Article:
We must think differently for the differently abled

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We must think differently for the differently abled

Tuesday, 06 December 2022 | Noopur Jhunjhunwala

From Agatha Christie to Steven Spielberg, from John Lennon to Boman Irani, dyslexics have powered our imagination

Let’s begin with a quick game of ‘Take a Step Forward.’ So, take a step forward if you have helped someone with a disability. Another step ahead if you have donated to support a disability. One more step forward if you have liked an awareness campaign for a disability. Another step if you believe that inclusion of a person with a disability is important.

And the last step forward if a person with a disability has made life easier for you. Taken aback? Can’t think of anything? How about electricity? Maybe cars? What about telephones and computers? Relaxing seeing animated cartoons? Well, this entire list of inventors—from Benjamin Franklin, Henry Ford, Alexander Graham Bell, Steve Jobs to Walt Disney—is mapped to persons with dyslexia, a learning disability.

Sounds impossible, right? How can our lives revolve around inventions of the differently abled? Aren’t dyslexics the ones who are not able to read, who confuse their b’s and d’s, have terrible spellings and are not able to do math? Yes, that’s right! Dyslexia is a learning disability that impacts processing language.

So, how is it possible that someone who struggles with basic language and math skills, is able to change the world? The simple answer is that the narrative around disabilities and inclusion is so focused on things the differently abled cannot do, and how we need to uplift them because of their inabilities, that somewhere amidst pushing them forward, we have pushed them away from owning their strengths. In doing so, we often cease to think of the flipside—the magical potential and strengths of these people.

 

In this case we forget that individuals with learning disabilities have average or above average intelligence but their brain functions, processes and grasps information differently. This ability to think differently has been coined as dyslexic thinking.

Global studies indicate that the strengths associated with dyslexic thinking are critical skills of the future.

Dyslexia is more common than we realise. While official figures are not available, research indicates that between 15 and 20 crore Indians have a learning disability, of which 3.5 crore are students.

There is no way to determine whether a person has a specific learning disability by merely looking at them.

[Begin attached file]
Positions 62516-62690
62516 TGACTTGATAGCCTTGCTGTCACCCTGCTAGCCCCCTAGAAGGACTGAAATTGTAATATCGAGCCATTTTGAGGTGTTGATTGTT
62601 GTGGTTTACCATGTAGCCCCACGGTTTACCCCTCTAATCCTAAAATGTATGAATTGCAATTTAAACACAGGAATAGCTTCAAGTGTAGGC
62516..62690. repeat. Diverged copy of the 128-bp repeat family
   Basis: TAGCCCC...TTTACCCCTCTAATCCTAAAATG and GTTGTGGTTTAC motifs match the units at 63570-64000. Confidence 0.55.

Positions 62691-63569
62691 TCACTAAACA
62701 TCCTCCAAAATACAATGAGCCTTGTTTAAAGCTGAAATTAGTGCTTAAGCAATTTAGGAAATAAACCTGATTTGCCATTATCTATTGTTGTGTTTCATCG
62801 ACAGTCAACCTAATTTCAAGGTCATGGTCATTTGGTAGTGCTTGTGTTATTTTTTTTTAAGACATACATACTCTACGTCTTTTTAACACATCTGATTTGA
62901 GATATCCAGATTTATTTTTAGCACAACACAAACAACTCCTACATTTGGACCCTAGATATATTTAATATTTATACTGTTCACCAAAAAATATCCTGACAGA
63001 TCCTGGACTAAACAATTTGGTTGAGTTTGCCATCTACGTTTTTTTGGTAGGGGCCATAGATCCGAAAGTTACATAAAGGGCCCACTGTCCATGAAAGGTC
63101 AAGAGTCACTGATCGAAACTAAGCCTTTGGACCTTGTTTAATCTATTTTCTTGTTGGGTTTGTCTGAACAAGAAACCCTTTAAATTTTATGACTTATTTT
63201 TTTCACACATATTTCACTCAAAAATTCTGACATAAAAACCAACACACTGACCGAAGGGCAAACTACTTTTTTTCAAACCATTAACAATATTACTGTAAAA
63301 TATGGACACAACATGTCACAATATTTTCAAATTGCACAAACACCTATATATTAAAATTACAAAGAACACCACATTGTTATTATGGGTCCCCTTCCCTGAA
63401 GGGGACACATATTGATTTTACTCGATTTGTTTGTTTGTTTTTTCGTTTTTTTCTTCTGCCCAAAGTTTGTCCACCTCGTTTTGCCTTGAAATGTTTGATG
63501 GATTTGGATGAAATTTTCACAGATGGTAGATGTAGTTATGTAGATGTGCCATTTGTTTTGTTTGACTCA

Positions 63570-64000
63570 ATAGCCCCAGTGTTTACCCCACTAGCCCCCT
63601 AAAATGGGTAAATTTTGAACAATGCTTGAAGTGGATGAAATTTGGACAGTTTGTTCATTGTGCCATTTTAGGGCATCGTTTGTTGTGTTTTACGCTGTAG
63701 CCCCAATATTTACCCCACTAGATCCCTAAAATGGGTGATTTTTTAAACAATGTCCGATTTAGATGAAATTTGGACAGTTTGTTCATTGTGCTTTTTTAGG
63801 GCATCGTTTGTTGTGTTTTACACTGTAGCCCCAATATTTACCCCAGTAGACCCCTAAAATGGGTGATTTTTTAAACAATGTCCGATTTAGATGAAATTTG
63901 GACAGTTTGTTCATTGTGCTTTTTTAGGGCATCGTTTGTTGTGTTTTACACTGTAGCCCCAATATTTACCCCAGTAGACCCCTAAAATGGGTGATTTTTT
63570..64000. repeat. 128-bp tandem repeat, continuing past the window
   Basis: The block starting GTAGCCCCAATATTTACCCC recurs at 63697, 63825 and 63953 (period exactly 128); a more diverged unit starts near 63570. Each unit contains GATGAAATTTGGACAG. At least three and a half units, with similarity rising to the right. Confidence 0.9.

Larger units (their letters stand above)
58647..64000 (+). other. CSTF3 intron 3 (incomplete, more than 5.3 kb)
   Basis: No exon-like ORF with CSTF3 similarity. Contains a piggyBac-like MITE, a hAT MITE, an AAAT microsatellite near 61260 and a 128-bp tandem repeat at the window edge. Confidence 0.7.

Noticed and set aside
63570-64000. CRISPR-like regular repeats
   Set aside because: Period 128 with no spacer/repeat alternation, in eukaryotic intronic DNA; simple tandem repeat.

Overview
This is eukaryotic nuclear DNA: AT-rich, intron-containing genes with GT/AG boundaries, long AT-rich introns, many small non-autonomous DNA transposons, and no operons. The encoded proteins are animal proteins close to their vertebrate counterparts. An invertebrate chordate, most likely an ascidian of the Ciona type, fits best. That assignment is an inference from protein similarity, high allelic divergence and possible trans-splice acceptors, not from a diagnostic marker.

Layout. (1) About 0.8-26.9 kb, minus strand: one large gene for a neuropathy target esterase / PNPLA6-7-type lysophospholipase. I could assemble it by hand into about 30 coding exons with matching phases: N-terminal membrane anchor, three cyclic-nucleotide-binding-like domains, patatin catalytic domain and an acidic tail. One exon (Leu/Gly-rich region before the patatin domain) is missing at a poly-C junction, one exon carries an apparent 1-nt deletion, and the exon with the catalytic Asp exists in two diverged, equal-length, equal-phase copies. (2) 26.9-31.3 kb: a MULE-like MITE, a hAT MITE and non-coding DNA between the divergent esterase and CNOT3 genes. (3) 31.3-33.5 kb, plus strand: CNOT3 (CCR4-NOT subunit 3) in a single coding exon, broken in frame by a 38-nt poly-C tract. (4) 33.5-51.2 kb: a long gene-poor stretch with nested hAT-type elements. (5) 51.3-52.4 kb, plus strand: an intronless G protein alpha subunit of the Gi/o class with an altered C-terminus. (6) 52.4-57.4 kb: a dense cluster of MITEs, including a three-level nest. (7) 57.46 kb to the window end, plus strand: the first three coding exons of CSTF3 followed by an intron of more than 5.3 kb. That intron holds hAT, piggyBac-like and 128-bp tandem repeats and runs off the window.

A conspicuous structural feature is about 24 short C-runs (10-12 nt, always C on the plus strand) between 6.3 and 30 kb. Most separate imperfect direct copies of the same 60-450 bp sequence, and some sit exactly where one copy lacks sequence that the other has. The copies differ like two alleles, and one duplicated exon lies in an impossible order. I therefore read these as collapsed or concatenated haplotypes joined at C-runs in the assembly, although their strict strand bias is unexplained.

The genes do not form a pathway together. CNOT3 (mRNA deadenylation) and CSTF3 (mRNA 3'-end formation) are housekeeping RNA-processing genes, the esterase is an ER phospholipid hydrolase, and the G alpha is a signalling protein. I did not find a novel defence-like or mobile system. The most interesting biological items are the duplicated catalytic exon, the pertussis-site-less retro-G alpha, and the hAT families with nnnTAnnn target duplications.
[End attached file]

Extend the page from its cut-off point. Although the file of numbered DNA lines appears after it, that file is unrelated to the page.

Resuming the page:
Let’s rewind a bit. Let’s try a quick activity to help you understand a dyslexic individual’s experience with language and text. Read this, as quickly as you have read the piece so far. I am flipping the sand clock now: ‘I way out de adle to reag, dut I snre cau thiuk biffently.’

Lost and frustrated? This is how a person with Dyslexia struggles with reading simple texts like,

‘I may not be able to read, but I sure can think differently.’ Beyond language, learning disabilities impact executive functioning. So it’s common for them to also confuse left from right, mix up instructions, struggle with time management and be forgetful. This disability, nonetheless, is the reason behind the world’s most indispensable inventions. And that’s not where it stops,

Dyslexics—from Agatha Christie to Steven Spielberg, from John Lennon to Cher, from Boman Irani to Whoopi Goldberg—are powering our imagination. They are also driving employment and growth. In fact, 40 per cent of self-made millionaires are dyslexics. While the list is endless, I am hoping that you are catching on with the importance of what disabilities offer our civilisation. And yet, all their journeys started as a child who was dismissed as being a “duffer”, not good enough to succeed in anything.

In India, we find success stories of dyslexics that have transcended barriers and emerged as educators, civil servants, leading investors, tech leaders, artists and CEOs. The Government has made significant strides in creating an ecosystem of support for people with specific learning disabilities. The first critical step was the 2016 amendment of the Rights of Persons with Disabilities (RPwD) Act to recognise it as a disability .

Next is the emphasis that the New Education Policy (NEP), 2020, lays on inclusion of children with special needs as one of its goals, calling out inclusion of those with learning disabilities in the classroom. The higher education regulatory bodies like All India Council for Technical Education (AICTE) and University Grants Commission (UGC) have both worked on comprehensive guidelines on provisions to include students with special learning disabilities. But policies alone can’t make it happen. Strong efforts are needed to accelerate screening for early identification of children. We need to strengthen the capacities of our educators to teach inclusive classrooms, especially with the focus on improving learning outcomes. Beyond educational institutions, workplaces need to provide inclusive and enabling environments. Lastly, but most importantly, we need to work together to break the social stigma, look beyond the disabilities and celebrate their abilities.

(The author is Co-Founder, ChangeInkk Foundation, a nonprofit committed to breaking the stigma surrounding specific learning disabilities)

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